I have always had an interest in virtuoso guitarists. A wonderful instrument, the guitar. An evolutionary extension of the lute family. Easy to learn the basics, easy to play at a perfectly functional level, and perhaps most important: a lot easier to carry than a piano. Like many other guys, I learned guitar to impress girls and enhance my opportunities to, ah, communicate.
Guitar players, like the music they perform, come in all flavors. French Gypsies like Django Reinhard; Flamenco virtuosos like Pepe Romero; acoustic masters like Leo Kottke; Classical legends like John Williams; country pickers like Sean Watkins; good old rock and rollers like Johnny Winter or Eric Clapton; and, Calcutta slide guitar pandits like V.M Bhatt.
I've been listening to a lot of great slide guitar lately, and that got me on a mad research rage through the net and my ever-growing collection of digital music. From my own collection, I dialed up a playlist of all of Tony Furtado's slide tunes. Being a resident of my own neighborhood, the Pacific Northwest, Furtado is a personal favorite. He's really known for his banjo, which people are forever comparing to Bella. Sure, they're both out-of-the-box but IMHO the similarity ends there.
I love Furtado for his slide, and his engaging, emotional tunes that are beautifully minimalist. Not an unnecessary note. Tight, without being sparse. As a bonus, Kelly Jo Phelps - himself an accomplished and celebrated slide player - adds his bluesy growl to several of Furtado's songs. What a great pairing. If you haven't heard Kelly Jo's version of "Goodnight Irene" on his own disc, Shine Eyed Mister Zen, check it out for a real treat.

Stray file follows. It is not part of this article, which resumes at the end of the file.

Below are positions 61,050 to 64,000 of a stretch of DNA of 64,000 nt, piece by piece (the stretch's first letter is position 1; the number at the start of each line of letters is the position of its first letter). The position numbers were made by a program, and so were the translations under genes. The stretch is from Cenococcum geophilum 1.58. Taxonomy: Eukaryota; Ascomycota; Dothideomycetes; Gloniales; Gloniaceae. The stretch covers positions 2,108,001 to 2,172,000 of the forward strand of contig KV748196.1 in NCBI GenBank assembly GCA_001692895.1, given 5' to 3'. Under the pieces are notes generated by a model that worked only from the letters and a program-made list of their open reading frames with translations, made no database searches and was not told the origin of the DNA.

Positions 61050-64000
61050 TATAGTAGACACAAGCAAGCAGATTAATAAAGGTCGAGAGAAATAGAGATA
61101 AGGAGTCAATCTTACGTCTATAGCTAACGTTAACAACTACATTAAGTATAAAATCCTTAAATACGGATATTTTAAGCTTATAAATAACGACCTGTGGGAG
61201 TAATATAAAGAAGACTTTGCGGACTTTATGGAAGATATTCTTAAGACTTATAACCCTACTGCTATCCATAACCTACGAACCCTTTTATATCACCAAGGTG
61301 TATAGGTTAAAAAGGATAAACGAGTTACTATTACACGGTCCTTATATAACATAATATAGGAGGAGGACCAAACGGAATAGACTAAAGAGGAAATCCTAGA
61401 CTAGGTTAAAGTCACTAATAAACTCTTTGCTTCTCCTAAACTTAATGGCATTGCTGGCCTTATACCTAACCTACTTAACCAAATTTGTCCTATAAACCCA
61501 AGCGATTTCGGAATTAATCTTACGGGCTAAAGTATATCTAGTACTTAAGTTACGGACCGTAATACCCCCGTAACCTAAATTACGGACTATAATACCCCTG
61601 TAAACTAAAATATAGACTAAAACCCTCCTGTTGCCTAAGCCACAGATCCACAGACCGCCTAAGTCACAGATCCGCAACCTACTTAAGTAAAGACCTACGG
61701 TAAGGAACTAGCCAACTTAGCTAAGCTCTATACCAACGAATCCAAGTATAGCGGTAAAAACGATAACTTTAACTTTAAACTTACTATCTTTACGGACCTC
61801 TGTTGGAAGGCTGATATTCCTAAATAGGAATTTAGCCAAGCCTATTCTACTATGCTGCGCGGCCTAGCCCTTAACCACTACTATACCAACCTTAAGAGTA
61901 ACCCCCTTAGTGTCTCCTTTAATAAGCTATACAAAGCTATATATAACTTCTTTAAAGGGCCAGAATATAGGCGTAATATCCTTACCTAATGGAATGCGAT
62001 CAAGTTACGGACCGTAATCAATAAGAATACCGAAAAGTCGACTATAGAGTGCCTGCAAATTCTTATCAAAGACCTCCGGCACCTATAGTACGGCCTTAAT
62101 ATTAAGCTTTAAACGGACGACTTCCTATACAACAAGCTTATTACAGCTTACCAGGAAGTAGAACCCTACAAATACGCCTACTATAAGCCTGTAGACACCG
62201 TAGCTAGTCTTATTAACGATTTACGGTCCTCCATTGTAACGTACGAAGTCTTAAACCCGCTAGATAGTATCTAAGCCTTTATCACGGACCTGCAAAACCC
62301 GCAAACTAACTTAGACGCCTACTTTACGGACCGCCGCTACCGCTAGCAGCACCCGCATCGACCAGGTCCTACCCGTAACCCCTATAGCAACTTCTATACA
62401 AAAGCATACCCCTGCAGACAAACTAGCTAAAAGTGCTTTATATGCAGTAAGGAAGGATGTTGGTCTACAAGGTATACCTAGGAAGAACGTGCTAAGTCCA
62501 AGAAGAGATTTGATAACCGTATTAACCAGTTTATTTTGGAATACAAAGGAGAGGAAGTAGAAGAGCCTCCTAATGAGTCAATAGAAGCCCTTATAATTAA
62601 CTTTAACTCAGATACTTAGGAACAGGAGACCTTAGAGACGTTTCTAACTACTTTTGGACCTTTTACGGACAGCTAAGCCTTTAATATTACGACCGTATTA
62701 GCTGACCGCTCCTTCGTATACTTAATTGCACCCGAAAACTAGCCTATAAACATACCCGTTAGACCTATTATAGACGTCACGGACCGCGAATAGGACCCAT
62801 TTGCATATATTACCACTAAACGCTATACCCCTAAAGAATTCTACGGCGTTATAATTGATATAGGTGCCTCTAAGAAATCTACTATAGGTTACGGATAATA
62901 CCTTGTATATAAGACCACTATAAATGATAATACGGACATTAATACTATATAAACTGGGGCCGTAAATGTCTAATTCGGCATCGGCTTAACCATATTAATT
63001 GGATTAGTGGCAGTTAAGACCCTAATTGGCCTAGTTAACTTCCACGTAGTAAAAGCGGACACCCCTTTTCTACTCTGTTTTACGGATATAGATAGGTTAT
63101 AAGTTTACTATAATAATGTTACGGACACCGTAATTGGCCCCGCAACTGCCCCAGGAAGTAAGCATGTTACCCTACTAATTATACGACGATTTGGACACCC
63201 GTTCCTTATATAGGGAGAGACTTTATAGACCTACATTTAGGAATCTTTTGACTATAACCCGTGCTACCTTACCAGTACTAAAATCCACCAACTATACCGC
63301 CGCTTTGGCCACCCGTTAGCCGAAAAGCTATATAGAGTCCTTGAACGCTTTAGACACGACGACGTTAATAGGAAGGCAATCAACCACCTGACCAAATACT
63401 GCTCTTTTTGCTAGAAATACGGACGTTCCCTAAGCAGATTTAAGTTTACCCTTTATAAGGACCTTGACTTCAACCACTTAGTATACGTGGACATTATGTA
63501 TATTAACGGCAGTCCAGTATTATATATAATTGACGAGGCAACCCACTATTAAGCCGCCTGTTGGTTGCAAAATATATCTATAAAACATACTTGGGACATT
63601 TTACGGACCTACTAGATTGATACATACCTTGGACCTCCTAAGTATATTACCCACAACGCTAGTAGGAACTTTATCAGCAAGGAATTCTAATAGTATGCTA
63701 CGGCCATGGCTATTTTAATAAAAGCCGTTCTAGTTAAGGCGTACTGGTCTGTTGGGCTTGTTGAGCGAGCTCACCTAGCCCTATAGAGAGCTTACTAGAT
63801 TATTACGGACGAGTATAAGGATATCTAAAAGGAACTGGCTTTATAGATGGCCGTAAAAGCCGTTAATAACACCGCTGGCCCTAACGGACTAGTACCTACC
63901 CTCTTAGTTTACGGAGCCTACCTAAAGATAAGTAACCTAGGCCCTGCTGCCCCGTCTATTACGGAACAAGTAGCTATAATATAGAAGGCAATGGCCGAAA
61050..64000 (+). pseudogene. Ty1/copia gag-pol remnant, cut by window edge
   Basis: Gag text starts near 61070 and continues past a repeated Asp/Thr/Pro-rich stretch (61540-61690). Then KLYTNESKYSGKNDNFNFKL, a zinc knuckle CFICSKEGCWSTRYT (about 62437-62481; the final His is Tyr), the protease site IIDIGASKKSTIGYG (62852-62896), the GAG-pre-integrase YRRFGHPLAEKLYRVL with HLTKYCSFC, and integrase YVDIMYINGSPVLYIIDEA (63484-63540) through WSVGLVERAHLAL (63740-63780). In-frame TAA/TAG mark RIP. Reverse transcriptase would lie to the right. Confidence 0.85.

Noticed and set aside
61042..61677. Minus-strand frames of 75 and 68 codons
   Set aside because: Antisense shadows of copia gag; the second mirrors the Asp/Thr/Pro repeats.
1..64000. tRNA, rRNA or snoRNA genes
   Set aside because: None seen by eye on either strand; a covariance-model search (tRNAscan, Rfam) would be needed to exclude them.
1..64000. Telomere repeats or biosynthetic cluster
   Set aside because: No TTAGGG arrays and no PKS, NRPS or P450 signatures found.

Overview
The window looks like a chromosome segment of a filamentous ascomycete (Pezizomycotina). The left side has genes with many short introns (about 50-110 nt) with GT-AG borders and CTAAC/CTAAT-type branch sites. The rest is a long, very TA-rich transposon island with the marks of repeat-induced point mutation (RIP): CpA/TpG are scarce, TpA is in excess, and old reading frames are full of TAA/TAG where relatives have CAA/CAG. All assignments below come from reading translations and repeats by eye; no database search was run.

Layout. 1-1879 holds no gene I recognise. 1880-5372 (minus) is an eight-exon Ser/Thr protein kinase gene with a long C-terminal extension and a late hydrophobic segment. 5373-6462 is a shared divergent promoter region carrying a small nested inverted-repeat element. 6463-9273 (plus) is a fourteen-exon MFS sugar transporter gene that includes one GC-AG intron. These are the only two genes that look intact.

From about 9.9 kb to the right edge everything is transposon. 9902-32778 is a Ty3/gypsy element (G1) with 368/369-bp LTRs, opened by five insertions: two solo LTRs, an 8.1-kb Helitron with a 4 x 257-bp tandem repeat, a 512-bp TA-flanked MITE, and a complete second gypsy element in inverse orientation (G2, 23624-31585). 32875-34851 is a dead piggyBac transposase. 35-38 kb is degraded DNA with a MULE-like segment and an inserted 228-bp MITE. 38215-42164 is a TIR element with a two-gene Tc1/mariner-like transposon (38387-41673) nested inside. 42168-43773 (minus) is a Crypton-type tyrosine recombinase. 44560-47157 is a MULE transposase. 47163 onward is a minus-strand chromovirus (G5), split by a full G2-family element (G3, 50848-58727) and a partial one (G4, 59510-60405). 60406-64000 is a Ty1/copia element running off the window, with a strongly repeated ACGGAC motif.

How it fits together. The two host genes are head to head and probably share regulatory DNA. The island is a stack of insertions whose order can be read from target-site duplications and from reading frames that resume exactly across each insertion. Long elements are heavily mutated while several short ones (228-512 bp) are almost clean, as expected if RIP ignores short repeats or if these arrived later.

Arlen Roth is an unsung institution. I should know. After years of serious guitar worship, I just found out about the guy. I'm humbled. He's awesome, and always has been. Raucous, Southern slide slamming - often at full speed - that's Arlen Roth. The guy can shift gears, however. His acoustic version of Layla is something special. We send him our love and celebrate his passage from considerable recent grief to a better place and his resultant new work. Dial-up Arlen Roth: When A Man Loves a Woman. Check it out.
Slide guitar players ply their trade across a variety of musical styles. Rock and Blues genres have always had a lion's share of the greatest slide players. Eric Clapton, Duane Alman, Eric Johnson, Johnny Winter, Robert Cray, and a personal favorite: Robben Ford. Alternative country bands also spotlight the slide.
Now here's the brain warp. My wife and I were at Quebec City's really wonderful Summer party, the Festival d'ete, a few years back listening to music all day at sites all over historic old-town. On the steps of the main, downtown station we stumbled on this Indian guy playing slide. Yea, uh huh. Still, stranger things have happened so we sat on a 400 year-old wall and listened. This guy, V.M. Bhatt, played a modified Gibson archtop acoustic that he had modified with 17 additional strings. That's right, 17. Bottom line, the instrument became more Sitar-like and better able to handle the complicated scales of classical Hidustani music. He played a lot of that, then launched into a lighting fast version of Orange Blossom Special. We were floored.
Right there and then I decided that Mr. Bhatt was the best slide played I had ever heard. Who'd thought? I've come to find out that there is an entire school of Calcutta Slide Guitar, and another master that deserves attention. Debashish Battacharaya. These players are technically gifted, as musicians of Indian Carnatic music must be to perform. True masters who studied under Pandits as novices for years of disciplined instruction. Their music pushes the limits.